We conceptualize mass media as a field of action and consider how a social movement organization's reputation affects its media strategy as well as the quality of coverage it receives. Drawing on an analysis of two organizations mobilizing around academic freedom, Students for Academic Freedom (SAF) and Foundation for Individual Rights in Education (FIRE), we find that an organization's reputation is consequential. FIRE, which has a strong reputation, gets high-quality coverage and primarily uses this media attention to threaten its targets. SAF has a weak reputation and, consequently, uses alternative and organizational media to create opportunities to spread its ideas to a broader public. It does so by exploiting the linkages among media outlets and moving its ideas from smaller to larger news outlets. We conclude with a discussion of the implications of this research for understanding the role of mass media in strategy, outcomes, and institutional change.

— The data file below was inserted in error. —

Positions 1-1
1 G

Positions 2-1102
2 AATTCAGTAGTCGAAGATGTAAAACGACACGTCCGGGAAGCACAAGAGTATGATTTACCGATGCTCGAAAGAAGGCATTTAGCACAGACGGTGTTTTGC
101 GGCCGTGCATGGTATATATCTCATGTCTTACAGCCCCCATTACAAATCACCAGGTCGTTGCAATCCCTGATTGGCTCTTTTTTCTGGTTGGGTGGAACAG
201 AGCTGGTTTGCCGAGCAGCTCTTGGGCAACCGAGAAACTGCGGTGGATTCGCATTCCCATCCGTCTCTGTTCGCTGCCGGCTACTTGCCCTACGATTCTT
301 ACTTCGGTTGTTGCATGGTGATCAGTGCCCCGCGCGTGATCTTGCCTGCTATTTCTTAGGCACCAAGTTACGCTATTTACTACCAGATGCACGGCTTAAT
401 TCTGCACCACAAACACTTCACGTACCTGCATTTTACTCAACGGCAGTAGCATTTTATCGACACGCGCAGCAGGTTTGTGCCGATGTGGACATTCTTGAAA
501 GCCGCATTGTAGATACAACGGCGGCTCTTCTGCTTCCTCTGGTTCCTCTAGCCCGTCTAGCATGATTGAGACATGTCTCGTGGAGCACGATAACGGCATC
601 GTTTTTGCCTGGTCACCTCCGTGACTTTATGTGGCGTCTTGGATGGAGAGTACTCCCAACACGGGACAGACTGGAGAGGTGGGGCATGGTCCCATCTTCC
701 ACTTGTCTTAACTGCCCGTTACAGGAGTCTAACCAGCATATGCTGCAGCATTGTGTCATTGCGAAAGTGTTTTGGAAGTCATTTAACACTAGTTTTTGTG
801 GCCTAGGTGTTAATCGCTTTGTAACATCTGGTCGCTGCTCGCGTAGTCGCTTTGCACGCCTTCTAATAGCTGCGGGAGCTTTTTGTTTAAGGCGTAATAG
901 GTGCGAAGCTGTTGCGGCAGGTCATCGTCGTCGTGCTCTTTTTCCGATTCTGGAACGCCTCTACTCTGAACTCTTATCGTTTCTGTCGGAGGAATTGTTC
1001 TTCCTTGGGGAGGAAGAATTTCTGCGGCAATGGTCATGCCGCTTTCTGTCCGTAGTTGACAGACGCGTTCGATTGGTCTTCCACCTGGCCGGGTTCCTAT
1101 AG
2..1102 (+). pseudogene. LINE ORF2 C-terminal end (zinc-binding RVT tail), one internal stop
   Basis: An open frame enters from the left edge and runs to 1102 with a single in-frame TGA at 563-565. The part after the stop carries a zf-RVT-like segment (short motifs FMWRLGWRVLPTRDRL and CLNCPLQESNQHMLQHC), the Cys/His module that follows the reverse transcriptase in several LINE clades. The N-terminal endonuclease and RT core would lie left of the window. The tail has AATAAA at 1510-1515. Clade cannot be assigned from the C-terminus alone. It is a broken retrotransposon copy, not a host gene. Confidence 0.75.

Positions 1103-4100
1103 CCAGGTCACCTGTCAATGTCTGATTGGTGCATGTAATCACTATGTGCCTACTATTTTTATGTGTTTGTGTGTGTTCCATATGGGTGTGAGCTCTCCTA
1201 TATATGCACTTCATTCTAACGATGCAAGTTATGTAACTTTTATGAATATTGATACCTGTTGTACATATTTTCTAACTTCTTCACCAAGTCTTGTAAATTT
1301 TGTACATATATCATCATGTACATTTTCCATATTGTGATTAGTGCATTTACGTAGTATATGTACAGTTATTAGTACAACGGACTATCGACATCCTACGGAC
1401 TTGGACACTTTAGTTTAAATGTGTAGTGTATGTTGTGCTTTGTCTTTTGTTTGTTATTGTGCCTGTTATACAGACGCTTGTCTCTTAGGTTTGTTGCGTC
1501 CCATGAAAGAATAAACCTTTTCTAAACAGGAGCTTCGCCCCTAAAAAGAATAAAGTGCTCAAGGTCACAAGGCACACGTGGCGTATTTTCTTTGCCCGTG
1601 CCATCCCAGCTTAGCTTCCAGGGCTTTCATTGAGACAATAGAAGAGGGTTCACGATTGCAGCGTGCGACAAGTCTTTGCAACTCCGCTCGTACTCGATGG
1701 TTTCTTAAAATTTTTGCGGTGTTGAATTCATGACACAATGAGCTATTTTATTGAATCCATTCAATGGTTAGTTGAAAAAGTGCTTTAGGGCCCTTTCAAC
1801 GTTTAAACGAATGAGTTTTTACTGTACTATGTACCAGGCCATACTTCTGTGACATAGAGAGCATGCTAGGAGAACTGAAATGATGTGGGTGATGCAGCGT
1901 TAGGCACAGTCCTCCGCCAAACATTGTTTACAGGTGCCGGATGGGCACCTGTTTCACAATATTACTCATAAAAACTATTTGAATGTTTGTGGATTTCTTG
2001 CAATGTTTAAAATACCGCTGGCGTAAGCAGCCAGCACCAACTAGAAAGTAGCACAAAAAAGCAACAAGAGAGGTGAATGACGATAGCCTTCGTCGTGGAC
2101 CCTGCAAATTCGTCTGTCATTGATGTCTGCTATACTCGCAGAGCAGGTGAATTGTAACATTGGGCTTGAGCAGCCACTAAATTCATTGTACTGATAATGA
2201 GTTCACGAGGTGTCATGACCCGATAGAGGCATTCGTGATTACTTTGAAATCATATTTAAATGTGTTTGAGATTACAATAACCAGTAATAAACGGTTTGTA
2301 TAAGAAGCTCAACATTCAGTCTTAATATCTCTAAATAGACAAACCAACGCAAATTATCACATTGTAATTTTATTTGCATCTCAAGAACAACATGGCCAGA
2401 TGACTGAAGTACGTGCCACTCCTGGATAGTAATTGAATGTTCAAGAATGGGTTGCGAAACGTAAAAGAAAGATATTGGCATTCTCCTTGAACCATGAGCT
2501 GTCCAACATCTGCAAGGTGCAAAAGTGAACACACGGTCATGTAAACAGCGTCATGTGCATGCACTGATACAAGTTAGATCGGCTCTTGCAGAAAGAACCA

|Number of pages||24|
|State||Published - Feb 2013|
ASJC Scopus subject areas
- Sociology and Political Science